GDPR is – or should be – a big issue for most organizations in the UK. More stringent privacy requirements combined with greatly increased fines (up to €20 million) mean that it should be carefully considered at Board level. But it frequently isn’t.
Research from Symantec late last year indicated that only 22% of European businesses regard compliance with GDPR as a priority, while over 90% have misgivings about their ability to comply.
Consumers need to know
That’s business. What about consumers? New research from Netskope, a cloud security company, has found that, with less than 18 months until the GDPR comes into effect, almost two thirds of British adults (63%) have never heard of it. But does that matter to the average man or woman on the street?
It should do. The GDPR increases our privacy rights as consumers substantially. We can expect it to be told more clearly about how are data will be used, and to be given more and clearer opportunities to withhold our consent.
In addition, it should be easier for us to access our data in a “portable” form so we can (if we want to) share it with other organisations; it should be easier for us to check what is being held and whether it is accurate and to demand corrections or even deletion (the so-called “right to be forgotten”); and it should be easier for us to object to direct marketing.
We also have a new right to claim compensation for “non-material” damage in the case of a breach. In other words, if personal data, rather than credit card data, is stolen, businesses can’t worm out of their responsibilities by saying that “no direct financial damage occurred as result of the breach”. Given the use that criminals can make of personal data this is a major rebalancing of justice towards the consumer.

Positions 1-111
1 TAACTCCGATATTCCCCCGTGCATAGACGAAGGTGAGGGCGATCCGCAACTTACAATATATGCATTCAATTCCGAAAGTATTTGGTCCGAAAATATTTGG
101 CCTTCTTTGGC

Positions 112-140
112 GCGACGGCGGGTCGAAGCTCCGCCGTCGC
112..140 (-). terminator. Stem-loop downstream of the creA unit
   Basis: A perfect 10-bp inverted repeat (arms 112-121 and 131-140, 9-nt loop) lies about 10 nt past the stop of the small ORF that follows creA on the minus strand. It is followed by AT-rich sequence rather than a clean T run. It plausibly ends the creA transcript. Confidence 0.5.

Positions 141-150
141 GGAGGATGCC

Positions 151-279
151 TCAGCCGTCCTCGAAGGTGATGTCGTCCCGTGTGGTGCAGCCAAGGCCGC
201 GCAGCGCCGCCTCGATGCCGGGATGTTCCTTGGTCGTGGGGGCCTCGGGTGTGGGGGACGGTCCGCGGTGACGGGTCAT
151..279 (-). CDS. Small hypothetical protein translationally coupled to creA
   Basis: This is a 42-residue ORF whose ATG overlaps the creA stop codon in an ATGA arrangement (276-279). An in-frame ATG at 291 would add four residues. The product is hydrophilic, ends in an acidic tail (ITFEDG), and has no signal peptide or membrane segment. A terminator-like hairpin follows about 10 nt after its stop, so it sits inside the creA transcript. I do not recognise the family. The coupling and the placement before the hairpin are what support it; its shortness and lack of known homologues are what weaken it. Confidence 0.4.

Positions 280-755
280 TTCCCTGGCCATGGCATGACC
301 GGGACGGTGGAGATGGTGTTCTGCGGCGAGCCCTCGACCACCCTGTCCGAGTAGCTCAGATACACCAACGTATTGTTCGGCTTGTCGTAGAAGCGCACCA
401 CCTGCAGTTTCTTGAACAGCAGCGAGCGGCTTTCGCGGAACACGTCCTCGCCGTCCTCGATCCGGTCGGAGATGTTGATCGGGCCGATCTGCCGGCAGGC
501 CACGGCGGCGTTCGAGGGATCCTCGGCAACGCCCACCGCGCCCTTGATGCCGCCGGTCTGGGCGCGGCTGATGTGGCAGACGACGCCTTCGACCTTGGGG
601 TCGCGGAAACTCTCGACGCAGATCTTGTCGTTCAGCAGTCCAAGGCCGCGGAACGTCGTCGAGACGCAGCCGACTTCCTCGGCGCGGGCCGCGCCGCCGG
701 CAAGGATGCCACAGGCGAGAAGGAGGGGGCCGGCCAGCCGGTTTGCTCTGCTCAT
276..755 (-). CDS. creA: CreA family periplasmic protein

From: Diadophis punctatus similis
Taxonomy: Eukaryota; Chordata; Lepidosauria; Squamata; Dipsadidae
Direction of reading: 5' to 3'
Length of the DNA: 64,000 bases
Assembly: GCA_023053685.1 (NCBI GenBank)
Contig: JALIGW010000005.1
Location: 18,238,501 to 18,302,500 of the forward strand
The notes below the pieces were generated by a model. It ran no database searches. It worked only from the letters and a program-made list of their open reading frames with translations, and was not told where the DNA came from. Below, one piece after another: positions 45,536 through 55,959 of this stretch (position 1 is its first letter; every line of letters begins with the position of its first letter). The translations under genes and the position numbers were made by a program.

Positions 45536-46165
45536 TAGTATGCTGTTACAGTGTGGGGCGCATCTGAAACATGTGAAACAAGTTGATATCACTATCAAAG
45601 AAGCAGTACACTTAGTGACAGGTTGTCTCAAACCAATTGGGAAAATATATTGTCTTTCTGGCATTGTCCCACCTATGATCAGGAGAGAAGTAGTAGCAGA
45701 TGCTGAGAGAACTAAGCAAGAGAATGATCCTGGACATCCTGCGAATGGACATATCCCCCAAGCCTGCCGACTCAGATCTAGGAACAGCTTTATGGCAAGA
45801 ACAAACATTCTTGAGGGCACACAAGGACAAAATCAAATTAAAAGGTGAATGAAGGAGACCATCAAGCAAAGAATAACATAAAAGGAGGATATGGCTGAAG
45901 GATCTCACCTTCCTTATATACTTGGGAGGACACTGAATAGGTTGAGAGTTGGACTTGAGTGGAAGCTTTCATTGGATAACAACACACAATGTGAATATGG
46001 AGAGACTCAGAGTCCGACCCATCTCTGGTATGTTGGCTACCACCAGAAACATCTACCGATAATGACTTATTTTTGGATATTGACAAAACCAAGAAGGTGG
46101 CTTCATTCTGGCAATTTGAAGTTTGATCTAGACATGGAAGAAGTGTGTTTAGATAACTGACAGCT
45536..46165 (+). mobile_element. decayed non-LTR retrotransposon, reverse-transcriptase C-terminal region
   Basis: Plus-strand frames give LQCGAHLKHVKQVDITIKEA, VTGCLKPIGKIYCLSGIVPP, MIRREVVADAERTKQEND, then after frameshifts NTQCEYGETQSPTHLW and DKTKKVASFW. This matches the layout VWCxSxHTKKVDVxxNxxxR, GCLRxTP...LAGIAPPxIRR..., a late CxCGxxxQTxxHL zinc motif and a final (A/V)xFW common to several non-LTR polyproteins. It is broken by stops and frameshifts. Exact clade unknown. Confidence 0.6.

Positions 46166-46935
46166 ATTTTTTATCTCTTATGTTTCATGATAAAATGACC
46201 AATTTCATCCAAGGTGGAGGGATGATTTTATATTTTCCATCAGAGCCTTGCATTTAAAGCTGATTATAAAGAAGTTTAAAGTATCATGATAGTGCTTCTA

Very useful rights. And so it is important that people know about them.
Employees also need to know
But does this ignorance of GDPR and its implications matter for business? It most certainly does. Businesses are made up of the people who work for them. And many of those people will have responsibilities that put them in regular contact with the personal data of consumers.
Obviously anyone working in IT and finance in an organisation that sells to consumers is likely to come into contact with consumer data on a regular basis. So will people who work in marketing, sales and logistics. That is quite a few employees. And if they have never heard of GDPR, or if they think the fines for non-compliance are negligible, they are less than likely to take compliance seriously. (Some 20% of Netskope’s survey respondents thought the fine would be under €1000 – underestimating the sum by a factor of 20,000 – which doesn’t augur well for these people trying to keep on the right side of this regulation.)
Unfortunately just three in ten British workers have been informed about the regulation by their employers, leaving plenty of workers open to making what could be very expensive mistakes.
The problem with clouds
Using cloud computing service providers to store data can cause particular problems for personal data storage. Where is it stored? (GDPR has rules about this). Where are the back-ups stored? (Ditto). And who can get access to it?
The problem is that the majority of cloud services still not GDPR ready: 66 per cent of all cloud services have been judged to fall short of the standards required under the GDPR, meaning that they lack the proper residency and security controls needed for compliance. This is a real major and enduring risk for any organisation that uses the cloud.
And most do. Whether they use formally procured services (contracted by procurement professionals who may well be in total ignorance of GDPR requirements). Or whether cloud services such as gmail and dropbox are accessed informally by individuals and teams of employees who are equally ignorant of the privacy requirements.
If these cloud services prove insecure (and according to Netskope, around 40% do not allow users to administer their own passwords) then it is only a matter of waiting to see when a breach happens, and when those most unpleasant GDPR fines are imposed!
GDPR is a significant for business and helpful for consumers. But far more education, by Government and by employers, is needed to ensure that people understand the rights to privacy that they have as well as the responsibilities they have to protect the privacy of others.